Which way forward for public financial management – do the donors really know what works?

Feb 07, 2011

post prepared by Andy Wynne of www.idilmat.com

The World Bank and donors that support its approach have dominated the public financial management reform agenda in developing countries for the last fifteen years. However, this approach has been subject to increasing criticism in recent years. Two important studies published last year provide further evidence that the currently dominant approach is not working, at least not in Africa and the Middle East.

The World Bank’s approach is based on its Public Expenditure Management Handbook (1998). Around half of this publication is devoted to two reforms, the Medium Term Expenditure Framework (MTEF) and the Integrated Financial Management Information System (IFMIS). These have since become standard reforms to be implemented almost everywhere the World Bank has significant influence. So for example, Matt Andrews (2010), in his study of 31 countries in Sub-Saharan Africa found that “they have alarmingly similar reforms in place” (page 44), “an MTEF was implemented in 28 countries, programme budgeting in 25 and an IFMIS in 20”. As a result of these findings, Andrews calls for “less similarity of reforms and more context appropriateness”, as one of his three main recommendations.

The World Bank paper reviewing the experience of ten countries in the Middle East and North Africa found that two of the five most challenging public financial management reforms were medium term sector strategies and large information technology projects. A “number of countries in the MENA region are attempting to develop forward estimates as part of MTEF reforms, but none has a functioning system at present” (page 16). Similarly the level of success with IFMIS projects was found to be disappointing and one of the ten lessons of the study is to “be wary of large financial management information systems”. These have been found to include a high level of risk in both developed and developing countries. Reference is made to another study that found that “fully 75 percent of IT systems implemented in the United States failed to fully deliver in terms of their time, cost or projected functionality” (page 48).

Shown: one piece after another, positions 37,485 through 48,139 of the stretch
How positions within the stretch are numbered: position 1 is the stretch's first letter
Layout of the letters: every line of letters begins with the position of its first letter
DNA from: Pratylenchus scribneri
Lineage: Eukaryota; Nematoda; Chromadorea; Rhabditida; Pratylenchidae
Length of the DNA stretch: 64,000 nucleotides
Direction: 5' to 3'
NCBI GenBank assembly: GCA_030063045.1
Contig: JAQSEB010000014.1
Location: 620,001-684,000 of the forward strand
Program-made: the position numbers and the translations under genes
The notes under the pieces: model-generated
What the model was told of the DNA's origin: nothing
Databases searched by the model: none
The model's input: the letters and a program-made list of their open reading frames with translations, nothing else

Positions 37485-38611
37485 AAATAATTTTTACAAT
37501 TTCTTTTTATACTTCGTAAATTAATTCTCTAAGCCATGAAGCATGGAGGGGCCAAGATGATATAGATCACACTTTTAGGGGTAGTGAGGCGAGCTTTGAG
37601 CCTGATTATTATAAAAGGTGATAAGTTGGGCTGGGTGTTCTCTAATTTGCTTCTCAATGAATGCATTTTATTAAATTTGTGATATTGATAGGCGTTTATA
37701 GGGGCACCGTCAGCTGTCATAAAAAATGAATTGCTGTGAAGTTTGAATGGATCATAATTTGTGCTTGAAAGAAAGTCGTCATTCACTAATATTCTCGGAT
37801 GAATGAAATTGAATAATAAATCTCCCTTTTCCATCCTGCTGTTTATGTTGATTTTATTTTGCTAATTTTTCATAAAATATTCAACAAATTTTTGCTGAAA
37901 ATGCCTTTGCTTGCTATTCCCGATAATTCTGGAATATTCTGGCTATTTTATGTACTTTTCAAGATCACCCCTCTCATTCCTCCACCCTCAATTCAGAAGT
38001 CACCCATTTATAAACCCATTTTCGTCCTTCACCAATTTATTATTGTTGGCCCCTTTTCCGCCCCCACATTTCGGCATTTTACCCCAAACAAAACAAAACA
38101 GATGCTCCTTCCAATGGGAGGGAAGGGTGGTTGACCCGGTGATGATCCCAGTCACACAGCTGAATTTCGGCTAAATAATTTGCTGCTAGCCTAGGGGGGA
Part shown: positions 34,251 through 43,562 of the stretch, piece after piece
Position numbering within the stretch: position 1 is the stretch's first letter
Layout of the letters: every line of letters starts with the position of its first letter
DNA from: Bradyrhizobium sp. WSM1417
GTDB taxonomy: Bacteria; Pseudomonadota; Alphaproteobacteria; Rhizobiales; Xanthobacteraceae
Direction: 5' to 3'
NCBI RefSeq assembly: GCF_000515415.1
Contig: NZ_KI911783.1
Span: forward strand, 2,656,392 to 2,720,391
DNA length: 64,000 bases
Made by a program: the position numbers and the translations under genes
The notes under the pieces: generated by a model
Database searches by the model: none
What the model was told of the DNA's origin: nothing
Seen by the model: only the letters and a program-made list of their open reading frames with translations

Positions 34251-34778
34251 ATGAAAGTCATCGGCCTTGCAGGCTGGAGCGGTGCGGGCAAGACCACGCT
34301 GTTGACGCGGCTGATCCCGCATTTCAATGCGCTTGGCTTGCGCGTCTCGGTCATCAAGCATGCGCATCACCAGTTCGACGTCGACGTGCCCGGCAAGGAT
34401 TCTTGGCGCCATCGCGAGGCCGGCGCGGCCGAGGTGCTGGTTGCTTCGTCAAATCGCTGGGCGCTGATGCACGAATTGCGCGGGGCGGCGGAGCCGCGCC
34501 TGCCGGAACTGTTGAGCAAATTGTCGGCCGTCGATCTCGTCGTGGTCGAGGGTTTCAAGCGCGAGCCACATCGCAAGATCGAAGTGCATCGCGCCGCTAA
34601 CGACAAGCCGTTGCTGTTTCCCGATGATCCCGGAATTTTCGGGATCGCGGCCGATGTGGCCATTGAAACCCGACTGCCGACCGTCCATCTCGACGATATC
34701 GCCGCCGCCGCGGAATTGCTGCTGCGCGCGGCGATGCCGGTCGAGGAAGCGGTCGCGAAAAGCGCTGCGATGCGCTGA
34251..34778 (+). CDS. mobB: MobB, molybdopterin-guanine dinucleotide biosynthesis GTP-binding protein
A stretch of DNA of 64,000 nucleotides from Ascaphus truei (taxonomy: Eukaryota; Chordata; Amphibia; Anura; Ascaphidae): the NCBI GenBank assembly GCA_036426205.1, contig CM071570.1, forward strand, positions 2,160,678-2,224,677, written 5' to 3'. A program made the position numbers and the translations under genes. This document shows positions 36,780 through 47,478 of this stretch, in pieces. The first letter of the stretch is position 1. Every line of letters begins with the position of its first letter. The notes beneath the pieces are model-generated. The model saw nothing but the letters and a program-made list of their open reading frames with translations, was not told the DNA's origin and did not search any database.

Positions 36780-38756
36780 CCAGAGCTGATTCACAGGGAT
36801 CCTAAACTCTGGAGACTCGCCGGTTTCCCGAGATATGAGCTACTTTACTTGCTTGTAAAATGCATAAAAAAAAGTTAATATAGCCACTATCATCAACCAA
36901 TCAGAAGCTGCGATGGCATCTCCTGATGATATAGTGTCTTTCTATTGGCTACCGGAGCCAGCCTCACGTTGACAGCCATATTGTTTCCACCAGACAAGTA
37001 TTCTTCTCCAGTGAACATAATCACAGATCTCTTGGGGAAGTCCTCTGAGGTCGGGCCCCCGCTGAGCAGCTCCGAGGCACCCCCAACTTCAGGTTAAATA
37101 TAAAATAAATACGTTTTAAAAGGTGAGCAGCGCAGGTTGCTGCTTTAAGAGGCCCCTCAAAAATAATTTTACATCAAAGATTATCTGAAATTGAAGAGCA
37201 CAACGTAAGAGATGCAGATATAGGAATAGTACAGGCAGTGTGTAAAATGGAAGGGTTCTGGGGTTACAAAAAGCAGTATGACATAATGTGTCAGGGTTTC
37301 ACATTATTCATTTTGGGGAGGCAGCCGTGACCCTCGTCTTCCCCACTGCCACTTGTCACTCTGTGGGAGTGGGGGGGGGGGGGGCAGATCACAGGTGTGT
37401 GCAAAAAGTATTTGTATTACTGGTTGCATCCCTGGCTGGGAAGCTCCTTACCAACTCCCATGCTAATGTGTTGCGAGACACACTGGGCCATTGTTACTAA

These two studies warn of the significant risks of implementing the currently standard approaches to public financial management reform. They also emphasise the continuing validity of the traditional objectives of control and regularity, and the importance of context and political support for public financial management reform. We have to understand the environment for the reforms, so the expert knowledge and experience of the local public financial management officials is vital, and we have to know what has been proved to work in similar environments. This is what the International Journal of Governmental Financial Management tries to do – to highlight the successes (or otherwise) of the actual experience of public financial management reforms.

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